This isn’t the first time we’ve reported on the World’s largest USB flash drive as that bar continues to rise.
Yesterday [Sep 23, 2008] Transcend announced their newest V20 drive is available at 64GBs. That’s as big as my laptop from 10 years ago. Now it’s the size of my thumb. I put the date in here to so we can reflect back in another 5 years and laugh.
The V20 Transcend includes their value add JetFlash elite data management suite which includes: Software that turns the V20 into a key to automatically log on to website accounts, or even temporarily lock the computer to prevent unauthorized access. Users can also browse their favorite bookmarked websites and check their email from any compatible computer with the included internet favorites and mobile email functions.
Even though Readyboost never really caught on, the drive has been thoroughly tested for it’s official support.
Readyboost is a Windows Vista feature which uses flash memory to enhance computer performance. The reports have varied about it’s success, but one thing is for sure – you need a Readyboost drive to use the feature – well, until now.
Here is a USB hack or work-around for turning any regular USB stick into a Readyboost drive. First, lets look to see what Windows would like in a Readyboost drive:
- The USB Key must be at least USB 2.0.
- The device must be able to do 3.5 MB/s for 4 KB random reads uniformly across the entire device and 2.5 MB/s for 512 KB random writes uniformly across the device.
- The USB Key has to have at least 64mb of free space.
If your USB key is at least USB 2.0, but is rated slower for the random reads and writes required to use ReadyBoost, more than likely you have seen this message:
If so, plug in the USB Key, and cancel Autoplay if it pops up.
Click on Start button, and select “Computer.” After Windows Explorer opens, in the right window pane find the USB Key you want to use.
Right click and select Properties, then select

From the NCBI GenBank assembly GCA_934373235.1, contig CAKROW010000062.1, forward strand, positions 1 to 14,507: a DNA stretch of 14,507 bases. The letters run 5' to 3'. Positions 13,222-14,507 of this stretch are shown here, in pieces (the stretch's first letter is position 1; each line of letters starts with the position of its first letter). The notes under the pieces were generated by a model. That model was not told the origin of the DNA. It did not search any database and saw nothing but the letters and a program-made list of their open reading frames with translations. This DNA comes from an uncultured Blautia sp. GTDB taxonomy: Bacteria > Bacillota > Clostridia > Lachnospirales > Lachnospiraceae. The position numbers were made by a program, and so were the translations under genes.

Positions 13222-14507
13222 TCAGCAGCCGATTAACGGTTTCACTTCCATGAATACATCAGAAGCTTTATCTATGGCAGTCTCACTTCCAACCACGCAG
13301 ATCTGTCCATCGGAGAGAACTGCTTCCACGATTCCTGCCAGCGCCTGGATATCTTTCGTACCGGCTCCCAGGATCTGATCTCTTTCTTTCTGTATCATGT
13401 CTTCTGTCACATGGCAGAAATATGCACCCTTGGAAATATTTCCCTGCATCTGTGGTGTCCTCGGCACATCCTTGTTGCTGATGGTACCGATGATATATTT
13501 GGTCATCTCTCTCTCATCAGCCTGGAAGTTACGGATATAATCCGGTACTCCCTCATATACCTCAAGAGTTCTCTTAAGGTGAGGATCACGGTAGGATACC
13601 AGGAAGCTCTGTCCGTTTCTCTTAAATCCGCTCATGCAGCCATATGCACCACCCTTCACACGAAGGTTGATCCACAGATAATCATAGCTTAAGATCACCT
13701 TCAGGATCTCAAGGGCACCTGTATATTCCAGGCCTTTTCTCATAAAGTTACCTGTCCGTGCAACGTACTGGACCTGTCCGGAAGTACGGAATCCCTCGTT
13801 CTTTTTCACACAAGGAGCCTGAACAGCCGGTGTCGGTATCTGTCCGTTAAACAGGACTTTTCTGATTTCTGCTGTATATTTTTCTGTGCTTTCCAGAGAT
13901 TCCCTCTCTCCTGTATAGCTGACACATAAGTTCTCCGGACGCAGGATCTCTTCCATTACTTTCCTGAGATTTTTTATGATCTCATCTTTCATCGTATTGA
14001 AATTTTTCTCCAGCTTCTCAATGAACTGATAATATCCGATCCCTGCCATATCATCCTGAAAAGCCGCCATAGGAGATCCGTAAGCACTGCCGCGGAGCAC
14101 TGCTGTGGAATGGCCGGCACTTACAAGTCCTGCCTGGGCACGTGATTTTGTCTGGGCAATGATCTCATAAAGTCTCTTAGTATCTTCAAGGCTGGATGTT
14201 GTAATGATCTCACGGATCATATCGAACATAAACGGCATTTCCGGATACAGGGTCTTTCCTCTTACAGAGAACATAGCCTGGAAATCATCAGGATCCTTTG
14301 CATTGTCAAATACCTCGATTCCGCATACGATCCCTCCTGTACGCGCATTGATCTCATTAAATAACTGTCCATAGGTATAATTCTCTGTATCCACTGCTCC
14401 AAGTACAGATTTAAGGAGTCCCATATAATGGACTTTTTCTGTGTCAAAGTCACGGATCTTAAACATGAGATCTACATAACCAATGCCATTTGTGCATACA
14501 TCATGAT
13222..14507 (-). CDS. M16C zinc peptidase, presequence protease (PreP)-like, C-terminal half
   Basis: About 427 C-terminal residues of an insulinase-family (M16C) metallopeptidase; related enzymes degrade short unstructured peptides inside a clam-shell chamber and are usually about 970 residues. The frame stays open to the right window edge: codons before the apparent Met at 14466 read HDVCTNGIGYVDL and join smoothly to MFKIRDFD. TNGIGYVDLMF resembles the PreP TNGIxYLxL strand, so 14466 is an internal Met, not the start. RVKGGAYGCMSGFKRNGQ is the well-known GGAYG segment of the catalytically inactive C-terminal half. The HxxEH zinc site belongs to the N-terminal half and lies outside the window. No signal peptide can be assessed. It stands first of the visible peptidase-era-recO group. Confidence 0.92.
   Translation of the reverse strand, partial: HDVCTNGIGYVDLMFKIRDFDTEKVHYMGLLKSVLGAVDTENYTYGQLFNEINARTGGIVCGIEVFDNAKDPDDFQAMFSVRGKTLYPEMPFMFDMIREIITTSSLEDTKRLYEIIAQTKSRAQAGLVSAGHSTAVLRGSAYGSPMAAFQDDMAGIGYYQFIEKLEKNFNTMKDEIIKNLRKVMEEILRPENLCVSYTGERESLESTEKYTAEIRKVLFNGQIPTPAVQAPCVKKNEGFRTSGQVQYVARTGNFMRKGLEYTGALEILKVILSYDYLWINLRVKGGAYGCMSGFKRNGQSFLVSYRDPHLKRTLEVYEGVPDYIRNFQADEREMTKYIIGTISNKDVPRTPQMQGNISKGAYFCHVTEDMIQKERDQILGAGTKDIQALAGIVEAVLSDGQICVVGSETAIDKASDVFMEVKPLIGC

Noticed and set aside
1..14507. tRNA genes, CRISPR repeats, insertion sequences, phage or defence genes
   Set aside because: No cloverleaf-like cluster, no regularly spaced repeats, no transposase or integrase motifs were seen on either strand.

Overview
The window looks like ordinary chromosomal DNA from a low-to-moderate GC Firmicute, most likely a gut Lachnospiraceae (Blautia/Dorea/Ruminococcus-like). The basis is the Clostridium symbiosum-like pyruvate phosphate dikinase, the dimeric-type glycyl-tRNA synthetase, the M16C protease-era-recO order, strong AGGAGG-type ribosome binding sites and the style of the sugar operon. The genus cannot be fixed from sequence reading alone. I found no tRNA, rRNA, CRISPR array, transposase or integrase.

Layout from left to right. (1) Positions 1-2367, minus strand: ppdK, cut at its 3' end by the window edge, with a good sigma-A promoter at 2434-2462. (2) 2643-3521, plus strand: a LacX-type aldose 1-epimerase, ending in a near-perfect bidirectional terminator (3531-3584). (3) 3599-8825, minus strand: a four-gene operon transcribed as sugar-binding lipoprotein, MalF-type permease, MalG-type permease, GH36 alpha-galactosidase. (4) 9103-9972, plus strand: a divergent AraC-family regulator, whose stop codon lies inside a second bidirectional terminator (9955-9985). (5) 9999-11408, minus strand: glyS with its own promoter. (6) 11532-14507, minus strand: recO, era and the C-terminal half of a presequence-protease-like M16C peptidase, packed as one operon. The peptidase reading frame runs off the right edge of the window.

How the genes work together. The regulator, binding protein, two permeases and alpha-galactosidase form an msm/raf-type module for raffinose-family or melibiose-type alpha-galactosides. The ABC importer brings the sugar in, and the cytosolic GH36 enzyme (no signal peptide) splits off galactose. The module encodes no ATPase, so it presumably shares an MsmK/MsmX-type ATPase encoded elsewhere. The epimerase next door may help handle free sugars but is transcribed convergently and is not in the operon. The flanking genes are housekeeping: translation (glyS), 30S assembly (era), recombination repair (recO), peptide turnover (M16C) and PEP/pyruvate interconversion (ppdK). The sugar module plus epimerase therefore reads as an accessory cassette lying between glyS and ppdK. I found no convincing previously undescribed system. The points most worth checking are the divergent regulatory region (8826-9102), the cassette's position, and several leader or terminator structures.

Vista Readyboost® has seen plenty of press over the last 18 months and although some feel it’s not all that beneficial for those who are drinking the cool aid, you can now get Readyboost for your Windows XP machine.
eBoostr works just like Vista Readyboost® where you can use additional memory, such as flash memory, to increase a computers performance. With the newly developed eBoostr™, the booting of your OS and applications is much faster thanks to the smart caching mechanism.
For those who use a laptop as their primary computer, the eBoostr software could really increase performance since laptop hard drives are much slower than mini-tower PCs (to increase battery life) and thus take longer to launch applications and boot up the system.
With eBoostr you have all the benefits of Vista Readyboost with the ability to use both USB and non-USB flash memory. The eBoostr software allows you to assign up to 4 individual devices to enhance performance and each device can cache up to 4GBs worth of application data – or 16GBs total.
You can try eBoostr for free with no expiration, but the software only works for 4 hours after boot-up. To purchase the full version would be $29.
Brando is distributing the new iMONO 39 in 1 card reader. Talk about tight, Brando packed a lot of connectivity into one small USB dongle. Makes you wanna buy some more flash.
Albeit a more common trend these days, the iMONO does support the newer SDHC format which is not backward compatible. In addition you have microSD, T-Flash and Sim support.
The 39-in-1 card reader is Vista Readyboost compliant despite the fact it doesn’t do much.
PQI has a thoughtful approach to USB Readyboost. Rather then sucking up a cherished external USB port PQI is taking an internal approach. Here you see a PQI 2GB memory enhancement for Readyboost via the USB header connector on a motherboard.
Although it might not enhance the performance of your Vista system, it is a nice internal solution. Maybe PQI knew Readyboost was a bunch of marketing hype and came out the champion to support the PC monopoly all-the-while keeping the commoner happy with the same number of USB ports.
But, putting some thought into PQI’s approach there is an advantage. One interesting possibility would be if you could boot from it, as it could make for a great companion for a media center machine if you run some kind of Linux version on it, as you don’t have to waste drive space on the OS.
I’m just a blogger; have written about Readyboost; but never investigated it’s performance. I found an article today from PC World who took a closer look. Basically, it blows.
“What is Readyboost you ask?” well it’s a feature of Vista that allows flash memory (like USB Sticks) to be used as additional RAM to boost PC performance.
PC World took that claim and put it to the bench. First off, Microsoft indicates that only the best performing flash drives should be used, (3.5MBs per/sec reads and 2.5MBs per/sec writes) so although some web sites claim “use any extra flash drive for Readyboost,” that claim is a bunch of BS.
Using the best performing drives from Kingston, Lexar and Ridata it was concluded the Readyboost did improve performance, but only by 4 to 6%. So unless you had a stop watch – BFD! My Vista upgrade is going to wait.